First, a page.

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Smoking Poems

A Loss.
How hard a thing it is to part From those we love an...

Envoi.
Smokers, who doubt or con or pro, And ye who dare to...

A Valentine.
What's my love's name? Guess her name. Nina? No....

A Good Cigar.
Oh, 'tis well and enough, A whiff or a puff From th...

Acrostic.
To thee, blest weed, whose sovereign wiles, O'er cankere...

How It Once Was.
Right stout and strong the worthy burghers stood, ...

The True Leucothoe.
Let others praise the god of wine, Or Venus, love, a...

Chibouque.
At Yeni-Djami, after Rhamadan, The pacha in his pala...

An Encomium On Tobacco.
Thrice happy isles that stole the world's delight, And...

Pipes And Beer.
Before I was famous I used to sit In a dull old unde...

The Ballade Of Tobacco.
When verdant youth sees life afar, And first sets ou...

Titlepage Dedication.
"Let those smoke now who never smoked before, And those ...

A Bachelor's Soliloquy.
I sit all alone with my pipe by the fire, I ne'er kn...

The Old Clay Pipe.
There's a lot of solid comfort In an old clay pipe, ...

My Cigarette.
_WORDS AND MUSIC BY RICHARD BARNARD_. To my sweet ciga...

Epitaph
_ON A YOUNG LADY WHO DESIRED THAT TOBACCO MIGHT BE PLANTED OV...

Tobacco.
The Indian weed, withered quite, Green at noon, cut do...

A Pipe Of Tobacco.
Let the learned talk of books, The glutton...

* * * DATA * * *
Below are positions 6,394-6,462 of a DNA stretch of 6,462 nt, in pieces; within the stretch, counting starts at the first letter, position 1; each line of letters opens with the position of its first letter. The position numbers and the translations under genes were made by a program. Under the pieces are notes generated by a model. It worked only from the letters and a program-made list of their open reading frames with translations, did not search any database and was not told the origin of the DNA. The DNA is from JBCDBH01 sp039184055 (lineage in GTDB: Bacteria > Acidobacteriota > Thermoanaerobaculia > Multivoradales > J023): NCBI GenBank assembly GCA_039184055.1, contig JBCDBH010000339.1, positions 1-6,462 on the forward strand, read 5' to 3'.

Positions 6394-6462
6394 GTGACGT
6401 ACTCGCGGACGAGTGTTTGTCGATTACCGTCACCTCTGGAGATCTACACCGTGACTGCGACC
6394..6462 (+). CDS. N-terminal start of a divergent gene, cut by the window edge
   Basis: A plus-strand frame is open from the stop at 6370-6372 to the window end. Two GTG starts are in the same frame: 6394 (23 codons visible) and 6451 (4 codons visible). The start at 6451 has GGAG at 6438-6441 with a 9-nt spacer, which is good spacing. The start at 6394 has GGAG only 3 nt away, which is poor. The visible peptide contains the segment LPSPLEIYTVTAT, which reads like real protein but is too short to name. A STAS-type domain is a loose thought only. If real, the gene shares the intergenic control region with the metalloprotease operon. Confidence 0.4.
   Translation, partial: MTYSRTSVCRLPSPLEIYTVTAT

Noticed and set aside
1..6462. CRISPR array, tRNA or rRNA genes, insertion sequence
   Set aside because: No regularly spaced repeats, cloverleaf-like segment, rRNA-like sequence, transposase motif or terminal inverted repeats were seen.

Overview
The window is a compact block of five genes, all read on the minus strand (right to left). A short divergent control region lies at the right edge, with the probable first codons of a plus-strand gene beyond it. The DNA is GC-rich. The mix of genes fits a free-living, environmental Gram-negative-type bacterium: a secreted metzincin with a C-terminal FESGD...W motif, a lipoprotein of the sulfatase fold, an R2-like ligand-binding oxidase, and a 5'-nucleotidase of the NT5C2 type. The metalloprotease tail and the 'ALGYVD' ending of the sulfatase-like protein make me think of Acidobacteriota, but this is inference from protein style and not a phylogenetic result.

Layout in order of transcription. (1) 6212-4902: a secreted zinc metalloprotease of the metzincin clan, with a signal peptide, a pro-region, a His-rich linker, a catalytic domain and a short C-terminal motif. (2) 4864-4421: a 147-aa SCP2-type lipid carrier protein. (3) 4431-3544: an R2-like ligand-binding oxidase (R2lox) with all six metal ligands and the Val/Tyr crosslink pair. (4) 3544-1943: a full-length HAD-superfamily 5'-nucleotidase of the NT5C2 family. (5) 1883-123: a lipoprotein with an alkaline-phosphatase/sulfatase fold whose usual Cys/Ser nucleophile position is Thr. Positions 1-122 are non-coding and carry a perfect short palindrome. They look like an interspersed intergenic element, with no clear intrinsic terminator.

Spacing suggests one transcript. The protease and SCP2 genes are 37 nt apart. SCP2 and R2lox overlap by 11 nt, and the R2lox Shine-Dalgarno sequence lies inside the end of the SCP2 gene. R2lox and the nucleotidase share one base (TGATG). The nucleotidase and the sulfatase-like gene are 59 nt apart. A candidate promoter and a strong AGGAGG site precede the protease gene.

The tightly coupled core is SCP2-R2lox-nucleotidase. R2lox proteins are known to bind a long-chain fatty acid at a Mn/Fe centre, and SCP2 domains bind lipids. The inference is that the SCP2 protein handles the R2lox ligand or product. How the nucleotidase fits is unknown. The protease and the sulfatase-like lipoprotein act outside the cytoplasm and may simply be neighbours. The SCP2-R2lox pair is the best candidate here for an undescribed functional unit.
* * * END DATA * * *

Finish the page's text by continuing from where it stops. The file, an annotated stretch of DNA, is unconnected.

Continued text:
Inscription For A Tobacco Jar.
Keep me at hand; and as my fumes arise, You'll find _a...

On A Tobacco Jar.
Three hundred years ago or soe, One worthy knight an...



LATAKIA.








I.

When all the panes are hung with frost,
Wild wizard-work of silver lace,
I draw my sofa on the rug,
Before the ancient chimney-place.
Upon the painted tiles are mosques
And minarets, and here and there
A blind muezzin lifts his hands,
And calls the faithful unto prayer.
Folded in idle, twilight dreams,
I hear the hemlock chirp and sing,
As if within its ruddy core
It held the happy heart of Spring.
Ferdousi never sang like that,
Nor Saadi grave, nor Hafiz gay;
I lounge, and blow white rings of smoke,
And watch them rise and float away.


II.

The curling wreaths like turbans seem
Of silent slaves that come and go,--
Or Viziers, packed with craft and crime,
Whom I behead from time to time,
With pipe-stem, at a single blow.
And now and then a lingering cloud
Takes gracious form at my desire,
And at my side my lady stands,
Unwinds her veil with snowy hands,--
A shadowy shape, a breath of fire!

O Love, if you were only here
Beside me in this mellow light,
Though all the bitter winds should blow,
And all the ways be choked with snow,
'Twould be a true Arabian night!

T.B. ALDRICH.





Next: MY AFTER-DINNER CLOUD.

Previous: 'TWAS OFF THE BLUE CANARIES.



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